• Nobles were outmaneuvered by the monarchs
    • Became allies or were defeated and destroyed
  • Fernando became head of the three great military clerical orders: Santiago, Calatrava, and Alcántara.
  • Defiant towns were whipped into subjugation by the Corregidores, officials of the crown
    • This system was to be used later in America.
  • Cortes seldom met
    • Movement towards parliamentary assertiveness was dicouraged
    • Monarch was the absolute ruler.
  • Even the clergy fell under royal control
    • Patronato Real: Government supervised ecclesiatical matters and nominated church officials
      • This power was used later in America.
Isabel wielded absolute power over the clergy
  • She insisted in their abiding by her high-minded ideals and disciplined the clergy.
  • Protestantism never attracted Spaniards.
  • Spanish clergy were zealous and efficient in the challenge to Chritianize millions of “pagans” in America.
  • 1478 and 1481 Isabel and Ferdinand received permission to establish the Inquisition in Spain , under their control.
    • Eliminated unworthy clergy, enforced conformity to Christian doctrine, persecuted persons whose Christianity was suspect.
the conquest of granada
The Conquest of Granada
  • Further consolidation of power was accomplished by turning efforts against the remaining Moors.
  • The Kingdom of Granada in Southern Spain was the last stronghold of the Moslems
  • Boabdil, the last Moorish monarch surrendered in January 1492.
  • This victory brought an ecstatic feeling of national unity to Spain.
  • It also won the admiration of the rest of Christendom.
consolidation and further expansion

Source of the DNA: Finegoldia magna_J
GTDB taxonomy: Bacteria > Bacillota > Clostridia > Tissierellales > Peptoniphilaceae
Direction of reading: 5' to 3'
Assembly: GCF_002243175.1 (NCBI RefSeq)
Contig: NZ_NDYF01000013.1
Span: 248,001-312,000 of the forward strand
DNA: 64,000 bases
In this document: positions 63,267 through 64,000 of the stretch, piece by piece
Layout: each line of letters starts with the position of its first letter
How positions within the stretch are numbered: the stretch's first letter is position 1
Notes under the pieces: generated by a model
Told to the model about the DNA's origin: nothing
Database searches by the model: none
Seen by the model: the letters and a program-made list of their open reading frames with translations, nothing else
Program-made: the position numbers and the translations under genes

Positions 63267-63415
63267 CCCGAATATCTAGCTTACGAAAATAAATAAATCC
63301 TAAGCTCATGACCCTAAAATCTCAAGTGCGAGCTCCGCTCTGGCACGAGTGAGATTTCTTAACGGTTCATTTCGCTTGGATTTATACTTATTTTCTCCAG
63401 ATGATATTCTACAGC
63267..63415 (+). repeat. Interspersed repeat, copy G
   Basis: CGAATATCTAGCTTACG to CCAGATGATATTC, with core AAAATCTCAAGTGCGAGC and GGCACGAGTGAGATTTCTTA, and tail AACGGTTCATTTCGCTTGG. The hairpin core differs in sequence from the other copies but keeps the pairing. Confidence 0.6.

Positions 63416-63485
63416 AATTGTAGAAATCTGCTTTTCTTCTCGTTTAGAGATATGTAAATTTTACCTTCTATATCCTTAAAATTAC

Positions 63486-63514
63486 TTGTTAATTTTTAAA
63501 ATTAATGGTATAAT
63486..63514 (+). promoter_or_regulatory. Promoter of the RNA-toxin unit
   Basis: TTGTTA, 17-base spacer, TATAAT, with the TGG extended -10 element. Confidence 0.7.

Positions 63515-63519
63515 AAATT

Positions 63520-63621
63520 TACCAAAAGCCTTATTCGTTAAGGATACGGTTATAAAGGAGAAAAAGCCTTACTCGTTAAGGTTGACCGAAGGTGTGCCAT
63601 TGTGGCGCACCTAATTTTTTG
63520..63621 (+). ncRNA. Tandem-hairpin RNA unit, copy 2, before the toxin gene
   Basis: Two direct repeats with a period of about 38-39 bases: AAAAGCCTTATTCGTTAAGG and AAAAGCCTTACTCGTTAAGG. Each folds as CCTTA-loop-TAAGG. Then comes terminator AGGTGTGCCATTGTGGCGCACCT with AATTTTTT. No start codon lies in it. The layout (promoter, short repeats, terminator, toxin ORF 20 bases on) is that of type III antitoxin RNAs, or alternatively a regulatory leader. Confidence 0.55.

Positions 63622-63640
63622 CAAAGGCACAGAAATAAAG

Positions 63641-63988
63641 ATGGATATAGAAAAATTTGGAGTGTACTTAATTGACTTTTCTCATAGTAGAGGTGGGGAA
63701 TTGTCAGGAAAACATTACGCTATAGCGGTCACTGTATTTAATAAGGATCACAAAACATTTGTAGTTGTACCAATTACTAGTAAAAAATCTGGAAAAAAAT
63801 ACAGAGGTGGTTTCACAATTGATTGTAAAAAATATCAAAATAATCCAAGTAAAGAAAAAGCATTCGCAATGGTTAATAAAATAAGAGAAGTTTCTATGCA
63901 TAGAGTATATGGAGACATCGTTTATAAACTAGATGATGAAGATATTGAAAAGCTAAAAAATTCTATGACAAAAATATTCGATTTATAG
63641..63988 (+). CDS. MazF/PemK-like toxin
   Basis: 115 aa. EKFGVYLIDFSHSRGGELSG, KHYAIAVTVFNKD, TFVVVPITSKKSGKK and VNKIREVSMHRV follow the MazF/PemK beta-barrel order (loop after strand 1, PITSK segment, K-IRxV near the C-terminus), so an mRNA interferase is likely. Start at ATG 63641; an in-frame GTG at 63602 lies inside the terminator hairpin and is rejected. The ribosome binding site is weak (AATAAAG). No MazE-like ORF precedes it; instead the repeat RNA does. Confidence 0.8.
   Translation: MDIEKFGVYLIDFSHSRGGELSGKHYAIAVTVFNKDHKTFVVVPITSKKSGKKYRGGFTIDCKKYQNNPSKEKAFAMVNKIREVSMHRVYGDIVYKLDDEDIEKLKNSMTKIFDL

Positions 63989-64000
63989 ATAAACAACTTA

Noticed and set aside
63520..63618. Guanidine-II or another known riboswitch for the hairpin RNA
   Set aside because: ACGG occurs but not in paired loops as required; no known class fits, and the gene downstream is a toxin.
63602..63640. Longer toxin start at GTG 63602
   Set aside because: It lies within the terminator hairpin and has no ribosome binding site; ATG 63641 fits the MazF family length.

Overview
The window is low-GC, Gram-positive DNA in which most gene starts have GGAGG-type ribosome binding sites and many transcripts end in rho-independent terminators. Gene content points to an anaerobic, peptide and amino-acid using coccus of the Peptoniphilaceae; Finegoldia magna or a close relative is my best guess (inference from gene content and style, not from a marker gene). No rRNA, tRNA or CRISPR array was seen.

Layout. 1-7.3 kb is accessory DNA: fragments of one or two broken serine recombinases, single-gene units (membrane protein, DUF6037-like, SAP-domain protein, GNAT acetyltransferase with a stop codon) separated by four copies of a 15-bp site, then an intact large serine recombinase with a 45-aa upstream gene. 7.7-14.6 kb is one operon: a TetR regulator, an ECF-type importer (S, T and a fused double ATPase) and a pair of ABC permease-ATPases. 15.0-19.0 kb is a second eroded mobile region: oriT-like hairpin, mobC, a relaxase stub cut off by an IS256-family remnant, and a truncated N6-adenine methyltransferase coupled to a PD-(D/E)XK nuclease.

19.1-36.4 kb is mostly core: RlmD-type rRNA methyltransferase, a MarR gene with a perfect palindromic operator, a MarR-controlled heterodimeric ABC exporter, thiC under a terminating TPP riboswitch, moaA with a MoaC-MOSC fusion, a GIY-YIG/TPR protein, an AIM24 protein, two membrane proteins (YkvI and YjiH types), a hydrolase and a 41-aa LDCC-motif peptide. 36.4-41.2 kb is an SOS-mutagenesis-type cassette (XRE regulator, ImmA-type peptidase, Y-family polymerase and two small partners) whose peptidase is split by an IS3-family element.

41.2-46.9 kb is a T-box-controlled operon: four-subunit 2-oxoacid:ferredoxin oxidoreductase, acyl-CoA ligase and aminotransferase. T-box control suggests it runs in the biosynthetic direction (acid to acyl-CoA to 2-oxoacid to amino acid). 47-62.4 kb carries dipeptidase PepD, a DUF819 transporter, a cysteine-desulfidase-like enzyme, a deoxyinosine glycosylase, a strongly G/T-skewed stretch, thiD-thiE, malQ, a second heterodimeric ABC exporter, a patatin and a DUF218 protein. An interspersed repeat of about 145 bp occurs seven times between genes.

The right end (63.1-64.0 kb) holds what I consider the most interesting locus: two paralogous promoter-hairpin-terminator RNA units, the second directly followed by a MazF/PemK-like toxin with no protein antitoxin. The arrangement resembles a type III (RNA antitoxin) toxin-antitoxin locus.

Consolidation and Further Expansion
  • Isabella turned on the Jews requiring them to become Christians within 4 months or to leave Spain.
    • Some converted, but about 150,000 left for Portugal, Netherlands, etc.
  • Ten years later she commanded ½ million Moslems still left in Spain to embrace Christianity or leave. Many left.
  • In 1492, with the support of Isabella, Columbus set sail on his first voyage of “discovery with three ships.”
    • La Niña, La Pinta, and La Santa María.
  • In 1512 the Kingdom of Navarra integrated to the crown of Spain.
charles v and phillip ii
Charles V and Phillip II
  • Isabella died in 1504.
  • Ferdinand continued to rule until his death in 1516.
  • Kingdom passed to Phillip I, Hapsburg, who came to Spain, but died shortly thereafter. His wife, Juana went crazy – Juana la Loca.
  • Succeeded by Charles I, grandson of Isabella and Ferdinand.

CHARLES V (1500 - 1558)"Con mi caballo hablo en alemán, con las damas de la corte, en italiano; los asuntos de hombres los trato en frances, pero para hablar con Dios, uso solo el español"

Charles I of Spain (Charles V, Holy Roman Emperor) commanded a vast empire.
    • Inherited from Isabella and Ferdinand the Kingdom of Spain and its provinces and territories, including America.
    • Inherited from the Hapsburg line the Netherlands, Belgium, Eastern France, Western Germany, Austria, and several other territories in Central Europe.
  • Ruled with absolute power and maintained the ideals of his catholic grandmother.
  • Devoted considerable attention to his overseas empire.
  • Supported humane policies to protect Indians from exploitation and to make them Christians
  • Supported the Conquistadores in their expansion in America
  • Fashioned the fundamental machinery to rule America:
    • Council of Indies, Viceroys, Missions, Convoys, mining regulations, etc
In 1556 Charles abdicated the throne.